Substantial boost for Western Australia’s fish health capabilities

On the edge of the ocean at Watermans Bay, in Perth’s northern suburbs, a suite of new laboratories, examination and sampling rooms are now fully operational and providing vital support for Western Australia’s fast-growing aquaculture industry.

The new facilities provide fish health and research services that aim to grow WA’s aquaculture industries and support job growth.

WA fisheries minister Dave Kelly said the new aquatic animal health facilities will be vital to grow and protect a strong and sustainable aquaculture industry that will deliver jobs and opportunities along WA’s coastline.

“Just last month, we announced that Huon Aquaculture will be setting up a 2,200-hectare yellowtail kingfish farm off Geraldton and that has the potential to create thousands of direct and indirect jobs,” he said.

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“We have enviable environmental credentials that underpin finfish and shellfish projects, but we need to ensure we can diagnose, manage and overcome future fish health challenges.

“Enhancing our applied health research capacity, by investing in these Watermans Bay facilities, complements existing disease diagnostic and aquaculture services provided to industry by government,” said Kelly.

Managed by aquatic animal health scientists from the Department of Primary Industries and Regional Development, the facilities will bring together government, university partners and industry to develop new aquaculture research and development.

The facilities include a high-tech DNA laboratory and a cell culture laboratory, which will help to identify emerging pathogens and understand their distribution and dynamics as well as their potential to cause disease.

High-throughput sample processing robots will also help speed up large-scale pathogen molecular studies, and new equipment will enable rapid assessment of fish and shellfish immunity by examining individual cells from samples.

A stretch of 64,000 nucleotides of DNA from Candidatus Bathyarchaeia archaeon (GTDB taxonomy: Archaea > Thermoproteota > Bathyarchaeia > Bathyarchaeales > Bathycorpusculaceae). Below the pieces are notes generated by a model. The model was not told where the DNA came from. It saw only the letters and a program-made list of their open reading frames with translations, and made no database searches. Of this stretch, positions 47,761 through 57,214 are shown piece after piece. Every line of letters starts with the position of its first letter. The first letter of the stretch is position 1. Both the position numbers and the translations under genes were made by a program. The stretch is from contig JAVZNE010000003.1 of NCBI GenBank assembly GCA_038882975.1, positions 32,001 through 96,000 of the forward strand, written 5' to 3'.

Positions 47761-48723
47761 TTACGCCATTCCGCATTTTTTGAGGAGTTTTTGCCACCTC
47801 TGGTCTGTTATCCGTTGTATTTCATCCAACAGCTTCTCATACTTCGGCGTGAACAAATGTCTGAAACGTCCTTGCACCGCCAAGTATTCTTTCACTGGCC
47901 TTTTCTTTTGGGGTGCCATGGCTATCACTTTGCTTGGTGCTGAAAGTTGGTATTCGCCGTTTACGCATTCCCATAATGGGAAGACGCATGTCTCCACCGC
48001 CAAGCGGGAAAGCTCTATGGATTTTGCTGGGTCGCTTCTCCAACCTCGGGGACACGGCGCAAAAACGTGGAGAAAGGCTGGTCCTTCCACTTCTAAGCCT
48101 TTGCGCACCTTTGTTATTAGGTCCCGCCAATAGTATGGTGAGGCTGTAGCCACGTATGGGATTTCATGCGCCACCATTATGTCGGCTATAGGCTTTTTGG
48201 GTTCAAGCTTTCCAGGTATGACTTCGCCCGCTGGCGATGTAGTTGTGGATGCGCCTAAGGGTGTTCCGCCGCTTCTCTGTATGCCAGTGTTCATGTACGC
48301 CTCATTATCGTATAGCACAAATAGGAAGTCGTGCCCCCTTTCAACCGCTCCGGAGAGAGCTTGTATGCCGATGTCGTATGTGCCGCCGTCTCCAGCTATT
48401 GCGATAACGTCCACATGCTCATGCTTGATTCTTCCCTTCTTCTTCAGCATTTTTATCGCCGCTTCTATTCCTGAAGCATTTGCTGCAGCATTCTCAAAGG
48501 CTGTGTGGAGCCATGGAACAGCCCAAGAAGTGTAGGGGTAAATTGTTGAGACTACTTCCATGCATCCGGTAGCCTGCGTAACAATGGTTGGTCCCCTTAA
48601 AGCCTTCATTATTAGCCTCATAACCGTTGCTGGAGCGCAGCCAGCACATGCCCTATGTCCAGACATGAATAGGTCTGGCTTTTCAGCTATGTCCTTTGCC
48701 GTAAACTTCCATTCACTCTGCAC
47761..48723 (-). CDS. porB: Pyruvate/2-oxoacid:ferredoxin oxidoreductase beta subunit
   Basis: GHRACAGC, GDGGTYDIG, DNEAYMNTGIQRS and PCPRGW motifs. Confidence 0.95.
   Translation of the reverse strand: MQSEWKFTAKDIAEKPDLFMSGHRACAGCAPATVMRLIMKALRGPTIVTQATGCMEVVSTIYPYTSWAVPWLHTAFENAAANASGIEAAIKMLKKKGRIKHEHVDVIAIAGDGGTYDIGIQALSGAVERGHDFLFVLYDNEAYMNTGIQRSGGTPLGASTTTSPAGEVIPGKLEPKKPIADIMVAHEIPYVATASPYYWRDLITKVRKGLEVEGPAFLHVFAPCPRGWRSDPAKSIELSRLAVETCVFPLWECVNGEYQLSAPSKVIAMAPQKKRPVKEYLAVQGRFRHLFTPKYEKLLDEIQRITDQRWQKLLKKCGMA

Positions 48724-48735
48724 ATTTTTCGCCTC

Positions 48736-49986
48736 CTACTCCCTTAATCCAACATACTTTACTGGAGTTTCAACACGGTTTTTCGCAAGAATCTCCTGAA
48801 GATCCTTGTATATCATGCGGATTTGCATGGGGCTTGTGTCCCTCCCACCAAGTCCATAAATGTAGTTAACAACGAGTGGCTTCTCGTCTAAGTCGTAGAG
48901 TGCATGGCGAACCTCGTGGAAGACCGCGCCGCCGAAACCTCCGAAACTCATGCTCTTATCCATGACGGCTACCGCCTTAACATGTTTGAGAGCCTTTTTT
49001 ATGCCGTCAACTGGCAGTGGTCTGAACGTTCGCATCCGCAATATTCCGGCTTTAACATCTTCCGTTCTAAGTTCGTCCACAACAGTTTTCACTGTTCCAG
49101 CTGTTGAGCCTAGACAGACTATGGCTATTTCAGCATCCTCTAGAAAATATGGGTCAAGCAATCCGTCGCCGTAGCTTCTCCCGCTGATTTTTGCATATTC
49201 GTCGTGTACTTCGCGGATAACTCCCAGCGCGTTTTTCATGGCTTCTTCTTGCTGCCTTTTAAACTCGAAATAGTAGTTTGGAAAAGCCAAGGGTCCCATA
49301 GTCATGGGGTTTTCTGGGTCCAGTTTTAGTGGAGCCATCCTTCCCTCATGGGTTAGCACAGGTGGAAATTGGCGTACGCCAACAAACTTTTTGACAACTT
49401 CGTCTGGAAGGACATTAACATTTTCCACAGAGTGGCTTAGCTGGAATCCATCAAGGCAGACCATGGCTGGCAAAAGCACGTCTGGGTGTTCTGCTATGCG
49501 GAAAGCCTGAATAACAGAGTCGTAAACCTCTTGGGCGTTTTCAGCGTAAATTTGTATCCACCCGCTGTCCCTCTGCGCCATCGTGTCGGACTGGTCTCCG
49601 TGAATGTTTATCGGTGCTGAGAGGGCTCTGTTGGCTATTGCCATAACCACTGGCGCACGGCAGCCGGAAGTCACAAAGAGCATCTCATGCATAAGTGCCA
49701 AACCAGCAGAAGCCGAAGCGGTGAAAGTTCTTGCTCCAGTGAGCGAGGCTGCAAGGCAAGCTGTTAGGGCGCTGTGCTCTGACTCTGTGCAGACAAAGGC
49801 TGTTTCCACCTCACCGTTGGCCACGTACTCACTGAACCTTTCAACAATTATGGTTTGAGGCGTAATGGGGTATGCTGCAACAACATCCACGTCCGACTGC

Laurent Bakery gets gold medal at fine food awards for its Coles Finest Range

Australian company, Laurent Bakery, has been recognised with numerous awards at the Annual Royal Hobart Fine Food awards.

The bakery was recognised for its Coles Finest Range at awards night, which is in its 22nd year.

Laurent Boillon, founder of Laurent Bakery, said it was an honour to have Laurent Bakery breads awarded with multiple medals at the prestigious awards.

“Our charcoal brioche buns and olive batard received the prestigious gold medal in their categories. We also received a bronze medal for our baked ciabatta, sourdough baguette, and white sourdough Vienna,” he said.

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“We are thrilled that Coles customers across Australia get to experience our fine bread. The Coles Finest range has really taken off much more than our expectations,” said Boillon.

To ensure freshness and high quality, the bread supplied to Coles is 90 per cent baked in the factory, then finalised in-store.

Laurent Bakery has 16 standalone stores, in Melbourne and Sydney, and a wholesale business with Coles.

At the start of his career, Boillon trained in Paris, where he learnt how important and precious flavours were and where to source his ingredients.

Twenty-five years ago, he landed in Melbourne to create sourdough bread, among other breads.

In 1993, Laurent Bakery established itself. The company is a leader in automating the artisanal bread making process in Australia.

 

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